Keywords:  Bacteria; MFN2; Macrophage; Phagocytosis; ROS; Rab26
  22. Nat Commun. 2023 Apr 08. 14(1): 1994
      Nicotinamide adenine dinucleotide (NAD+) is an essential cofactor of critical enzymes including protein deacetylase sirtuins/SIRTs and its levels in mammalian cells rely on the nicotinamide phosphoribosyltransferase (NAMPT)-mediated salvage pathway. Intracellular NAMPT (iNAMPT) is secreted and found in the blood as extracellular NAMPT (eNAMPT). In the liver, the iNAMPT-NAD+ axis oscillates in a circadian manner and regulates the cellular clockwork. Here we show that the hypothalamic NAD+ levels show a distinct circadian fluctuation with a nocturnal rise in lean mice. This rhythm is in phase with that of plasma eNAMPT levels but not with that of hypothalamic iNAMPT levels. Chemical and genetic blockade of eNAMPT profoundly inhibit the nighttime elevations in hypothalamic NAD+ levels as well as those in locomotor activity (LMA) and energy expenditure (EE). Conversely, elevation of plasma eNAMPT by NAMPT administration increases hypothalamic NAD+ levels and stimulates LMA and EE via the hypothalamic NAD+-SIRT-FOXO1-melanocortin pathway. Notably, obese animals display a markedly blunted circadian oscillation in blood eNAMPT-hypothalamic NAD+-FOXO1 axis as well as LMA and EE. Our findings indicate that the eNAMPT regulation of hypothalamic NAD+ biosynthesis underlies circadian physiology and that this system can be significantly disrupted by obesity.
  23. Nat Cell Biol. 2023 Apr;25(4): 592-603
      Cells respond to perturbations such as inflammation by sensing changes in metabolite levels. Especially prominent is arginine, which has known connections to the inflammatory response. Aminoacyl-tRNA synthetases, enzymes that catalyse the first step of protein synthesis, can also mediate cell signalling. Here we show that depletion of arginine during inflammation decreased levels of nuclear-localized arginyl-tRNA synthetase (ArgRS). Surprisingly, we found that nuclear ArgRS interacts and co-localizes with serine/arginine repetitive matrix protein 2 (SRRM2), a spliceosomal and nuclear speckle protein, and that decreased levels of nuclear ArgRS correlated with changes in condensate-like nuclear trafficking of SRRM2 and splice-site usage in certain genes. These splice-site usage changes cumulated in the synthesis of different protein isoforms that altered cellular metabolism and peptide presentation to immune cells. Our findings uncover a mechanism whereby an aminoacyl-tRNA synthetase cognate to a key amino acid that is metabolically controlled during inflammation modulates the splicing machinery.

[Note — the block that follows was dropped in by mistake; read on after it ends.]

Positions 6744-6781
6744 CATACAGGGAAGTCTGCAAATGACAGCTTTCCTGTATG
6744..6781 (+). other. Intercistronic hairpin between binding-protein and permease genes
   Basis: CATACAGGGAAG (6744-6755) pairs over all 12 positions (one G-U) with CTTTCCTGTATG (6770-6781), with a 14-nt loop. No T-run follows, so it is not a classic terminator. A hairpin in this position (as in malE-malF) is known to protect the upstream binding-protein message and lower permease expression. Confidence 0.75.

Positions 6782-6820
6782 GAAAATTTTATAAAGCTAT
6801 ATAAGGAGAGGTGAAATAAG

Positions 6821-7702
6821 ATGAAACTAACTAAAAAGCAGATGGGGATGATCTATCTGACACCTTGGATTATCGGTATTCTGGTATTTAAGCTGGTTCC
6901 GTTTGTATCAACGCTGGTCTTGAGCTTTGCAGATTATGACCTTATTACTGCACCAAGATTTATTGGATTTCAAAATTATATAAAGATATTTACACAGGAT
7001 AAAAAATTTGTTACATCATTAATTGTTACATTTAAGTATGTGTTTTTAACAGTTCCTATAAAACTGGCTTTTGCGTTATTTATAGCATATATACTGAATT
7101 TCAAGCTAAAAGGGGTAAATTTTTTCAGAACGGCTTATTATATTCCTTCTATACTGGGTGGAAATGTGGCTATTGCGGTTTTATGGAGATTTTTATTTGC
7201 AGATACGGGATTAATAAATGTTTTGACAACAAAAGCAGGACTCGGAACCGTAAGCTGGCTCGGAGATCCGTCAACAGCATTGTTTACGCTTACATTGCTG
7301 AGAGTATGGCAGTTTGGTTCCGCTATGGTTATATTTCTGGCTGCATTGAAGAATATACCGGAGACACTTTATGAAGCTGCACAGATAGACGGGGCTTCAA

24. Nat Metab. 2023 Apr 13.
      Lactate is a circulating metabolite and a signalling molecule with pleiotropic physiological effects. Studies suggest that lactate modulates energy balance by lowering food intake, inducing adipose browning and increasing whole-body thermogenesis. Yet, like many other metabolites, lactate is often commercially produced as a counterion-bound salt and typically administered in vivo through hypertonic aqueous solutions of sodium L-lactate. Most studies have not controlled for injection osmolarity and the co-injected sodium ions. Here, we show that the anorectic and thermogenic effects of exogenous sodium L-lactate in male mice are confounded by the hypertonicity of the injected solutions. Our data reveal that this is in contrast to the antiobesity effect of orally administered disodium succinate, which is uncoupled from these confounders. Further, our studies with other counterions indicate that counterions can have confounding effects beyond lactate pharmacology. Together, these findings underscore the importance of controlling for osmotic load and counterions in metabolite research.